A.4 Eye Candy
The thing that draws people to fractals are the images. The following are collections of those I particularly like.
Software for producing these images can be found in Appendix 2: Software Resources.
Strange attractors exhibit infinite degrees of layering. What look like lines in a two dimensional attractor turn out to be groups of lines, those lines are themselves groups of lines, and so on. Three dimensional attractors have a similar structure, but are made up of an infinite number of infinitely thin layers, like a well made pastry crust.
Zoom Into the Mandelbrot Set
The boundary of the Mandelbrot set, like all fractal objects, shows equal amounts of detail at all levels of magnification. The following set of images show the details found at ever greater magnifications up to the computational limit of my computer.
Wander Aimlessly Through the Mandelbrot Set
Portions of the Mandelbrot set are similar to each other, but not in the manner of other fractal objects. Whereas objects like Sierpinski's triangle, Koch's coastline, Peano's monster curve, and even Julia sets exhibit strict self-similarity; the Mandelbrot set is filled with motifs that resemble each other, but never quite seem to repeat. Bulbs, branches, filaments, and even miniature copies of the Mandelbrot set itself crop in weird and interesting variations everywhere you look.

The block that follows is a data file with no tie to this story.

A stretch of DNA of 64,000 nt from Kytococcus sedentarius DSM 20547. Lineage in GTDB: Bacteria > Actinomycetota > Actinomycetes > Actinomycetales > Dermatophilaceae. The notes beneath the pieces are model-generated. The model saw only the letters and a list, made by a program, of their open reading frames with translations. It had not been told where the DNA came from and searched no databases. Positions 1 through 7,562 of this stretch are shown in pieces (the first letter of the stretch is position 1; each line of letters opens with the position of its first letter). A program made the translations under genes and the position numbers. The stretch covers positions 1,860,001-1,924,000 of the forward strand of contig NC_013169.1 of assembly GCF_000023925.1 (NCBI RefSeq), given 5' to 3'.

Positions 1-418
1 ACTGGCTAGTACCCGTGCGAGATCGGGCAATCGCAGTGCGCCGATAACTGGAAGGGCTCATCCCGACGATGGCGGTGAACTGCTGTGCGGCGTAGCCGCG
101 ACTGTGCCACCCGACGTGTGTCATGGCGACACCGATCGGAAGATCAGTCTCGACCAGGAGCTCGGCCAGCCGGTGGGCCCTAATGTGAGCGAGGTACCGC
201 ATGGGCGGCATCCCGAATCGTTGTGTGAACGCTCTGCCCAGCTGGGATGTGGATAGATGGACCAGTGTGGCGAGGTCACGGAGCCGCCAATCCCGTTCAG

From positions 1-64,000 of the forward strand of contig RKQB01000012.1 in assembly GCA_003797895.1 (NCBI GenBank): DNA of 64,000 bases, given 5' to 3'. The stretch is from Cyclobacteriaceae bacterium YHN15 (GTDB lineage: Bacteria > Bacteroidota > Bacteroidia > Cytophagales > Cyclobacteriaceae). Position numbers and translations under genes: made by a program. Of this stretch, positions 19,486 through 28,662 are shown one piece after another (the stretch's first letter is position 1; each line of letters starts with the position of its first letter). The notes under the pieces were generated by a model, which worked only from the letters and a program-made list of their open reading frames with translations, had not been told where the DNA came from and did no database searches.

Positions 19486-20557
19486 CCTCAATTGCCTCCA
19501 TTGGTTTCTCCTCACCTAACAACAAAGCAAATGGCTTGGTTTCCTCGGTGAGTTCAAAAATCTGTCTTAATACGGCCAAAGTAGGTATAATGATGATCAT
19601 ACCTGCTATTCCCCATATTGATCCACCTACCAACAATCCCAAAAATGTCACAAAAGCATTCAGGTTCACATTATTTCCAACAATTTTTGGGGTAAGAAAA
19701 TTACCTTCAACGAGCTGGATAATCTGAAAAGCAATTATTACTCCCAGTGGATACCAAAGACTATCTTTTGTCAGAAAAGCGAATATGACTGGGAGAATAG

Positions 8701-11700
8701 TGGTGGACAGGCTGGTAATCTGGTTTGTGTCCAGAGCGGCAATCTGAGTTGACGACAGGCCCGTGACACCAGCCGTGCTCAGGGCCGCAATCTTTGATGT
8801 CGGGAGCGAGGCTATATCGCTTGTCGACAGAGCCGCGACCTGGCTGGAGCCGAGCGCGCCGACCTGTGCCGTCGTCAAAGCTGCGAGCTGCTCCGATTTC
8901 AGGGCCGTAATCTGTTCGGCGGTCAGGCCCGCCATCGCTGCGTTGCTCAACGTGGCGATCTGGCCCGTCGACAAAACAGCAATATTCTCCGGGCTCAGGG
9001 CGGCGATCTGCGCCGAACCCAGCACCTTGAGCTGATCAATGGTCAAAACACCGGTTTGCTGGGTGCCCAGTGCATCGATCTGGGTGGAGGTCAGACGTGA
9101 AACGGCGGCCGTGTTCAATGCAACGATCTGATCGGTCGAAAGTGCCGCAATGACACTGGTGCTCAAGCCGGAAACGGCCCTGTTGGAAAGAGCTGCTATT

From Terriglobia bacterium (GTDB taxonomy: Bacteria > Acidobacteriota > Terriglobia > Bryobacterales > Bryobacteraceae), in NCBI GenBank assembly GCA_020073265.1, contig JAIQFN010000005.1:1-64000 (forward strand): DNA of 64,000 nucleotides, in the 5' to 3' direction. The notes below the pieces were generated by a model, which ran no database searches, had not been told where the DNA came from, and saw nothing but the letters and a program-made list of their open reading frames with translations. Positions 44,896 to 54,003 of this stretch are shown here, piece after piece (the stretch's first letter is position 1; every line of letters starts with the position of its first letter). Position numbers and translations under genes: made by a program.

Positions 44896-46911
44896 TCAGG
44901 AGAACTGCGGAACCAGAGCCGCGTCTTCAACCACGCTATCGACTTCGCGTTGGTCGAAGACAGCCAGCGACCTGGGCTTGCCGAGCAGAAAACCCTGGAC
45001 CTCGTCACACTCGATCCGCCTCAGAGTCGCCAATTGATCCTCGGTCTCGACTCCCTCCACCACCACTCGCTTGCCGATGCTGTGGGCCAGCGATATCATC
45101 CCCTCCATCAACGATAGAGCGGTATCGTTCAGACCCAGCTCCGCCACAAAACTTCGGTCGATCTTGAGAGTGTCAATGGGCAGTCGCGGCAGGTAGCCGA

Lyapunov Space Diagrams
The following Lyapunov space diagrams show the stability of the driven logistic equation. The logistic equation is a simple model for predicting the size of animal populations from year to year based on their fecundity (something like a combination of reproduction and survival rates). These particular diagrams show a population driven by rates "a" and "b" alternating in a periodic sequence. The Lyapunov exponent is a measure of the stability of a population. On a Lyapunov space diagram, stability is shown from white (least stable) to dark gray (most stable), while instability is shown as black regardless of degree.